Hopefully all C++ developers have by now learned about the std::tie()-idiom.
std::tie() creates a std::tuple<> with references to the parameters, and the comparison operators for std::tuple<> does its work memberwise, creating a lexicographical compare. It's all done inline and is as efficient as can be.
But what if you want different ordering relations at different times? Take as an example the classic employee record, where you may some times want to sort employees by name, some times by age, some times by employee number, some times by years employed, some times by... you get the idea.
You can, of course, write comparator classes for each, implementing each function with std::tie() as above, but it's still a repetitive tedium. Isn't that what computers are good at?
What if we could create a comparator by listing the ordering relation and which members, like this?
Pointers to members are an old obscure construct in C++, so rarely used that they deserve a short intro before continuing. &S::a is a pointer to the member a in a struct S. It is used to access the member a in any instance of struct S. A short example:
Above, the type of ptr is int S::*, which means that it can be reassigned to any member in struct S that is of type int. That's why the assignment on line 16 works, both members a and b are of type int.
Now it is not a far stretch of the imagination to see that with a number of pointers to members, we can access the member variables to compare in the desired order. For example, pointers to members in a std::tuple<> can be used like this:
This doesn't look like much of an improvement, but it's a start to get the compiler engaged in generating code for us. Time to switch to templates.
Above, Ms is a template parameter pack. At this stage we know nothing about it, except that it is 0 or more types. The member variable ms holds values of all such types, as provided by the constructor. This is all that is known currently. The previous example also showed how the members of a std::tuple<...> can be accessed, but this requires knowledge at compile time of their position in the std::tuple<...>.
All that is needed to reveal the magic is available, but only indirectly. A first start is operator sizeof...(Ms), which will tell, as a constexpr which can be used as a template parameter, how many elements the parameter pack, and thus the std::tuple<Ms...>, holds.
C++14 introduced in the standard library a set of templates that are really handy for this. Two nearly indispensable tools are std::index_sequence<Ns...> and its helper std::make_index_sequence<N>.
These two takes us almost all the way to the magic.
Disappointed? You shouldn't be. idxs is a type std::index_sequence<...> that holds all indexes, from 0 up until, but not including, the number of elements in the std::tuple<Ms...>, in sequence. This is all that is required to pick the members and do the comparison. It is, however, necessary to go through the extra indirection. The compare function then becomes:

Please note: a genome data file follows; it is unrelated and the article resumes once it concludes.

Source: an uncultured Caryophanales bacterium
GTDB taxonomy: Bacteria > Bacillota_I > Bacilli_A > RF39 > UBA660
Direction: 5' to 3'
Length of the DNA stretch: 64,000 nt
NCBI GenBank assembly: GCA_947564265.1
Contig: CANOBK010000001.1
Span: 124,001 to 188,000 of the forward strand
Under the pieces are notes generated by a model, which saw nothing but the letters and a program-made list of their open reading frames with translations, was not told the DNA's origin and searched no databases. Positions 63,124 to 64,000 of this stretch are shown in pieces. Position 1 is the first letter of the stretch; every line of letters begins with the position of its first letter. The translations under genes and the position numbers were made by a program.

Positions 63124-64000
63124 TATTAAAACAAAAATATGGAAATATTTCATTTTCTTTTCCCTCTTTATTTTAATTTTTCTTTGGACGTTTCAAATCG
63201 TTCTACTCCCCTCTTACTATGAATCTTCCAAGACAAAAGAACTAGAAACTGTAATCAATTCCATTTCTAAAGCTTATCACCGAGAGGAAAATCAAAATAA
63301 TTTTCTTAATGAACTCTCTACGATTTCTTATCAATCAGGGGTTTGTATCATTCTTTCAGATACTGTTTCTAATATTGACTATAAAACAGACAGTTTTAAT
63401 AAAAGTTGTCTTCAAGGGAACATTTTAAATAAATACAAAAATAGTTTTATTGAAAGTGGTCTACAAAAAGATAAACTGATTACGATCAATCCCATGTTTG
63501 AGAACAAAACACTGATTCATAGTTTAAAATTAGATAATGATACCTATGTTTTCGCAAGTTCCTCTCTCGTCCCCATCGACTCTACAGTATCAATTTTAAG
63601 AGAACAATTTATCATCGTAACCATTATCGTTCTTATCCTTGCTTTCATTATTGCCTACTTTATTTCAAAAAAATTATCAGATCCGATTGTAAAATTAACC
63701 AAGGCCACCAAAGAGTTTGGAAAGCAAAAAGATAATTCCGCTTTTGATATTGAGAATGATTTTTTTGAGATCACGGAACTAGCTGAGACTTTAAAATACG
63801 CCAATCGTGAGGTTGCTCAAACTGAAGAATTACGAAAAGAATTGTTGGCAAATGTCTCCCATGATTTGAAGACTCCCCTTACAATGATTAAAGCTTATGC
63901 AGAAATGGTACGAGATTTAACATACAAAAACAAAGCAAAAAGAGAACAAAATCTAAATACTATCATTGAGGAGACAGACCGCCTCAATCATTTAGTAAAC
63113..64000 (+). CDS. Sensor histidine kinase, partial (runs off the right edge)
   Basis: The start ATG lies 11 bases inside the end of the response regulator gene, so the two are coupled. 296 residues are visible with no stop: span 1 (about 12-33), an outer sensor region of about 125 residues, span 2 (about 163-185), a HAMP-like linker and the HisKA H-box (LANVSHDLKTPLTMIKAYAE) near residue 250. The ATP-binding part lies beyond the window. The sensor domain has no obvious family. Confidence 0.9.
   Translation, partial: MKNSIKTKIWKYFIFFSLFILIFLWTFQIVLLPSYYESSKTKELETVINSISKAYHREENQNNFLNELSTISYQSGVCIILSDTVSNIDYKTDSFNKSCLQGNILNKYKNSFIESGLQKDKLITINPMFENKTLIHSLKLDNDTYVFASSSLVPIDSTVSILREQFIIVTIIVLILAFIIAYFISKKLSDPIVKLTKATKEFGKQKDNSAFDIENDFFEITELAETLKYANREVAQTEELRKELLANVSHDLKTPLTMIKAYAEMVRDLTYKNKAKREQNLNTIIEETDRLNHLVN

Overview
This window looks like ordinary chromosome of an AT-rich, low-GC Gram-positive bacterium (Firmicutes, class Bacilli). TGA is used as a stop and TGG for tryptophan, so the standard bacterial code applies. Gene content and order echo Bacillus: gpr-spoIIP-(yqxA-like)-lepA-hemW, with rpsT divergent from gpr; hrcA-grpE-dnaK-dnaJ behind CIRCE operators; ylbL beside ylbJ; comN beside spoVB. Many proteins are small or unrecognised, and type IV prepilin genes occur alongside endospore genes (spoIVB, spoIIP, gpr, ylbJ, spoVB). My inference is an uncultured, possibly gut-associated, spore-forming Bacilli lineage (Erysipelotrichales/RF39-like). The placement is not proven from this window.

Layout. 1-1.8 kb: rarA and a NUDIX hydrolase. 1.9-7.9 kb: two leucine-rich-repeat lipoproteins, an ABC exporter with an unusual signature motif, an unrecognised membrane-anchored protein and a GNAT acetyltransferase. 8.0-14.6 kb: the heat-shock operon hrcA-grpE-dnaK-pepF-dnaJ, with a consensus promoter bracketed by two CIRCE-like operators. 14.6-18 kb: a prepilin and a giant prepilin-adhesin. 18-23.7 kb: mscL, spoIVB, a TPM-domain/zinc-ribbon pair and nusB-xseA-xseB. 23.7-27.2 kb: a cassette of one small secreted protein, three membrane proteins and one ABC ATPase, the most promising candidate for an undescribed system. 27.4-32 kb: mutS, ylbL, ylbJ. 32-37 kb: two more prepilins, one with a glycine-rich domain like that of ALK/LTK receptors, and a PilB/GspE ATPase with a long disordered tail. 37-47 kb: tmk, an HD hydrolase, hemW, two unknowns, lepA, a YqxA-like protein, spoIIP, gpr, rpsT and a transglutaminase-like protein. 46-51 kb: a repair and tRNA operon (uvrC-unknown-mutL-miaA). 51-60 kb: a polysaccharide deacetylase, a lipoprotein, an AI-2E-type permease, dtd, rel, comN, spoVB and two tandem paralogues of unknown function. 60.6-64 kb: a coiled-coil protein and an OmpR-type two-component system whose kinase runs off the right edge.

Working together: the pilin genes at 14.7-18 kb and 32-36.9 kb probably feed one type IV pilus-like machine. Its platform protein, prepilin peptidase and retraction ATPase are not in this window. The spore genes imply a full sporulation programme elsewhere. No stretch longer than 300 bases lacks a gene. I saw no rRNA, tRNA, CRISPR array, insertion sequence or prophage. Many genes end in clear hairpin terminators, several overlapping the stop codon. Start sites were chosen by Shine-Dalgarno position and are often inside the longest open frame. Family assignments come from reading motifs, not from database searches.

Wait, what? Is that it? Yes, it is. Although perhaps a little explanation is useful.
Earlier I mentioned that std::make_index_sequence<N> generates a sequence of all indexes from 0 up until, but not including N. Those are the Ns parameter pack above. The construction lh.*std::get<Ns>(ts)... is repeated for every index is Ns, so the function effectively becomes (provided the parameter pack size is 3):
This is what's wanted, isn't it?
Getting to the end goal is more or less trivial. A function to create the comparator object, and use a compare argument instead of always using operator<.
Using inheritance for the comparator is just to enable the empty base class optimization, since there is no way as written to provide a comparator object that may hold state, and most state less comparators have no data, so it reduces the size of the comparator object slightly.
What about performance then? After all, this is C++ and we care about performance, and also everybody knows that this type of encapsulated abstraction and templates cause bloat and kills the optimizer? Or?
Here's a short example function, compiled in a separate translation unit, so that it can be followed.
When compiled with g++ 5.2 for x86_64 and optimized with -O3, the resulting code is:
.file "sorts.cpp"The entire loop is between .L13 and .L3, and the two element comparison is between .L6 and .L8. All overhead of indirection is gone. Compilers are good at this.
.type _Z9is_sortedRKSt6vectorI1SSaIS0_EE, @function
movq 8(%rdi), %r8
movq (%rdi), %rdx
cmpq %rdx, %r8
leaq 12(%rdx), %rax
cmpq %rax, %r8
movl 16(%rdx), %esi
movl 4(%rdx), %edx
cmpl %esi, %edx
movl %ecx, %esi
cmpl %edx, %esi
movl -12(%rax), %edi
cmpl %edi, (%rax)
addq $12, %rax
cmpq %rax, %r8
movl 4(%rax), %ecx
movl %esi, %edx
cmpl %esi, %ecx
cmpq %rax, %r8
movl $1, %eax
.size _Z9is_sortedRKSt6vectorI1SSaIS0_EE, .-_Z9is_sortedRKSt6vectorI1SSaIS0_EE
.ident "GCC: (Ubuntu 5.2.1-22ubuntu2) 5.2.1 20151010"
I thought this was cool and just wanted to share. Work can be made to allow stateful comparators, and to ensure more helpful compiler error messages in case of usage mistakes.